Thursday, 1 November 2018

16 mm Scale Loco For Nystrup Gravel

Well, it's only a heap of parts that will eventually become a 16 mm scale locomotive. And you could argue that it isn't even a loco, as it is a Lister Rail Truck, not a smart locomotive with cab and proper superstructure. The small Lister locos have been favorites of mine since I saw pictures of the type in the first British books about industrial railways I laid hands on as a teenanger. I never managed to model a Lister in 1:35. Now it's going to happen in 16 mm scale.

Parts for my Lister model. Delivered by I. P. Engineering. Workbench cleaned in advance of the new project. On your marks, ready, go!
The Lister loco was born out of the Lister auto truck, a small one wheeled motor unit designed to be coupled to a variety of trailer units. In 1928 the first Lister Rail Trucks left the Dursley Works factory to serve narrow gauge industrial railways with a need for an ultra light locomotive. Most trains on Nystrup Gravel's railway were too heavy for the Lister, but for light shunting duties at the gravel works in Nystrup and an occasional light permanent way train the loco was sufficient. I have never seen a picture of Nystrup Gravel's Lister, but old workers report it to be a mid-thirties model R. When the Lister arrived at Nystrup is not known, but it was most likely bought second hand after 1945. Searching for images of R-models I found Arnoud Bongaards' images on Flickr of the Lister in the collection of Decauville Smalspoor Museum in the Netherlands.
A preserved Lister type R from the Netherlands. I immediately became inspired to model this particular Lister with luxuriously driver's facilities as I can use the wooden box to hide my loco's RC equipment. Photo: Arnoud Bongaards.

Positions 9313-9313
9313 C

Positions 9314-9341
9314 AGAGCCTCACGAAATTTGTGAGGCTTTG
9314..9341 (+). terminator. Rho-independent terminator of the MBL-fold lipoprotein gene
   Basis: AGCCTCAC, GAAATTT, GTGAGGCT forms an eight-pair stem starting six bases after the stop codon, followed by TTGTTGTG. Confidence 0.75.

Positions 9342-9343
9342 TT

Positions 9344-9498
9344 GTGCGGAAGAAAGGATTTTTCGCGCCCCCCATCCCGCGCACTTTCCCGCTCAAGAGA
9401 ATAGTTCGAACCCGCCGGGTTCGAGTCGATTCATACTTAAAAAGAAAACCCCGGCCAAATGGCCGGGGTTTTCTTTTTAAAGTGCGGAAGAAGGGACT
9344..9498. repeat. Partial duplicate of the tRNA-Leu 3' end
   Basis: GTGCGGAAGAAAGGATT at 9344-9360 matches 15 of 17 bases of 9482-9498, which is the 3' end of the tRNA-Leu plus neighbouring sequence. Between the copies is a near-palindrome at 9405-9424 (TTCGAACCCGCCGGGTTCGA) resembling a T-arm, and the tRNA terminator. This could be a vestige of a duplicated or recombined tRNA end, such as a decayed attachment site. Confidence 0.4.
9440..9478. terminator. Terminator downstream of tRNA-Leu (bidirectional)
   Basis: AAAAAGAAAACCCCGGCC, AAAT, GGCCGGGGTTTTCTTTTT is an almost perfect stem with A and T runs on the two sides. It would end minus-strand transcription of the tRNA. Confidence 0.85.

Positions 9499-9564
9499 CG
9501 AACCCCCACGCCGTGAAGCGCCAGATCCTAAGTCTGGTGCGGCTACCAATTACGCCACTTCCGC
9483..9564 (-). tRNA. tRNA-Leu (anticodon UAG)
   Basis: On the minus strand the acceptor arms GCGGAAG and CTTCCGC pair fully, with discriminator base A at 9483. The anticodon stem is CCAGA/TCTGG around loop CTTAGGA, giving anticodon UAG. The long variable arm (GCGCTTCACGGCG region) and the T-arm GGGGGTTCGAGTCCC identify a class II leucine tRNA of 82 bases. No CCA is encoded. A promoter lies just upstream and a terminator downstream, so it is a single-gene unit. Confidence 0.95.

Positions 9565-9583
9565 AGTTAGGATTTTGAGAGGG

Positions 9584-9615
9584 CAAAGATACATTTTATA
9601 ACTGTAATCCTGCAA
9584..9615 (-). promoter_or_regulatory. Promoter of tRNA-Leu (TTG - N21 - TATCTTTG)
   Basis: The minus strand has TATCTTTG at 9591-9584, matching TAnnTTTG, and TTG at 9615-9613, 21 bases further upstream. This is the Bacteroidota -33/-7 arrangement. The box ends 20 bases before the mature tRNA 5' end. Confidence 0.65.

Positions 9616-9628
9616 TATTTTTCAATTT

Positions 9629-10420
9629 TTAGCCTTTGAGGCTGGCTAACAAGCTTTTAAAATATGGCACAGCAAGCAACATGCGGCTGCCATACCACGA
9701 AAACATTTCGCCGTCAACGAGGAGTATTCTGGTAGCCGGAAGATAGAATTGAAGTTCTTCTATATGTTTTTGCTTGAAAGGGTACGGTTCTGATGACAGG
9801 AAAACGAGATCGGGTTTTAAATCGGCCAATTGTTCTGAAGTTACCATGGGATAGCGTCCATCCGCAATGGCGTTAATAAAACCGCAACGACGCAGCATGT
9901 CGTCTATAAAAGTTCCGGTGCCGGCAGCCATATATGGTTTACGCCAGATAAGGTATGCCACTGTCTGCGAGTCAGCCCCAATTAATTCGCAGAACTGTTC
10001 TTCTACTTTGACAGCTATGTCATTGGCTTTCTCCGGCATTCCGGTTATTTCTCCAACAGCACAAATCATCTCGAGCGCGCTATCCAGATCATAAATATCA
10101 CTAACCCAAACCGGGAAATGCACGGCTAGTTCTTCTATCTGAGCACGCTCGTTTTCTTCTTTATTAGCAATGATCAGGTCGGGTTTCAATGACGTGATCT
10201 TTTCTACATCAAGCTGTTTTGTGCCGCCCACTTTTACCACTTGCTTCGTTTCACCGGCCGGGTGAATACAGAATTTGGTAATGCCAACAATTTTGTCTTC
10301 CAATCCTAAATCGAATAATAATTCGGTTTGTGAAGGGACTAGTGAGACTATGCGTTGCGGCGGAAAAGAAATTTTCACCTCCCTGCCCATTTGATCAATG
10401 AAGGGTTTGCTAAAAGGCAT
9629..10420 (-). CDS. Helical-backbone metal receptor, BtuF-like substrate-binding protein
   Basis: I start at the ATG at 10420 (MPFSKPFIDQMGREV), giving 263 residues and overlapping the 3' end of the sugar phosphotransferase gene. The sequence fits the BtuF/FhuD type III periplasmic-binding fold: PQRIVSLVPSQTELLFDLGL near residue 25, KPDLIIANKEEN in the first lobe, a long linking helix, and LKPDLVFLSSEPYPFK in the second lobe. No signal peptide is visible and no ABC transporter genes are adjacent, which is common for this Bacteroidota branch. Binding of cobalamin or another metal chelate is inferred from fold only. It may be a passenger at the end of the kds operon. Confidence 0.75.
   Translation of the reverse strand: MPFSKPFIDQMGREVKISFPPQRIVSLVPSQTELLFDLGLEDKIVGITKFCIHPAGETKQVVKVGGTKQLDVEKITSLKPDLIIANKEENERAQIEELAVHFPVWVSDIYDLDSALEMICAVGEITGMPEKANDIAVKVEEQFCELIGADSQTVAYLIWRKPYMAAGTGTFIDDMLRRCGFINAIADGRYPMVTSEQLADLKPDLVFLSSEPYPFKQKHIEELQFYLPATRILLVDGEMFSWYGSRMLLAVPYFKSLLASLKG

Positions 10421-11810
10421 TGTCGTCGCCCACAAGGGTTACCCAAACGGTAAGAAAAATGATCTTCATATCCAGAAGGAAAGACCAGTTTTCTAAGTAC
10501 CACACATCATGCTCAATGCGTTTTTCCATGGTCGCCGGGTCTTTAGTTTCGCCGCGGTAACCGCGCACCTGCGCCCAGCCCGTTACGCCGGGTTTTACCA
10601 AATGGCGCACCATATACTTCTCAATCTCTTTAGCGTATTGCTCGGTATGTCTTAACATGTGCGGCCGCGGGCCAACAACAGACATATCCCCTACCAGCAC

A view showing the full package of extras for that unique comfortable driver's experience. The loco is Lister L873/1928 preserved by the Decauville Spoorweg Museum, Nederland. Photo: Arnoud Bongaards.

The I. P. Engineering's Lister is a simple kit. Casting quality is acceptable, but many details are rather soft. Some boltheads look more like rivets. On the other hand the kit isn't expensive and I think the balance between price and quality is pretty fine. It may also be unfair to expect the same level of detailing on a loco that is meant to live on a garden line to a loco that spends every day inside on a layout. The loco is powered by a very simple mechanism designed for battery power. It seems that other modellers have managed to build models that move from the parts so I'm optimistic. I will be fitting the model with battery power and RC equipment. Something that will no doubt stretch my abilities to the limit!
To allow use on both 32 mm and 45 mm gauge (and to fit a standard AA battery) the kit is designed wider than Listers built for 600 mm gauge. As I use 32 mm gauge and will not be using AA batteries, I could narrow the frame by 7 mm to something a bit more prototypcal for a 600 mm. Lister. According to drawings in Narrow Gauge and Industrial Railway Modelling Review the frame's new width of 55 mm is still a few milimetres too wide, but with the supplied wheels the width can't be reduced further.
No sooner than a kit arrives, I start cutting bits off it! The kit's excessive width is reduced with a junior hacksaw. All other parts mounted across the frames are reduced in length too.

Current status on the Lister. Frames glued with AC and two component epoxy. I will be adding more parts in the coming weeks while I source parts for power and RC installations.
Once I get the model's running tested and the wiring designed, I will add extra parts to the kit. Most will probably be imitations of bolts and nuts. With my decision to abandon 1:35 scale I look forward to finishing my first locomotive in the new scale.

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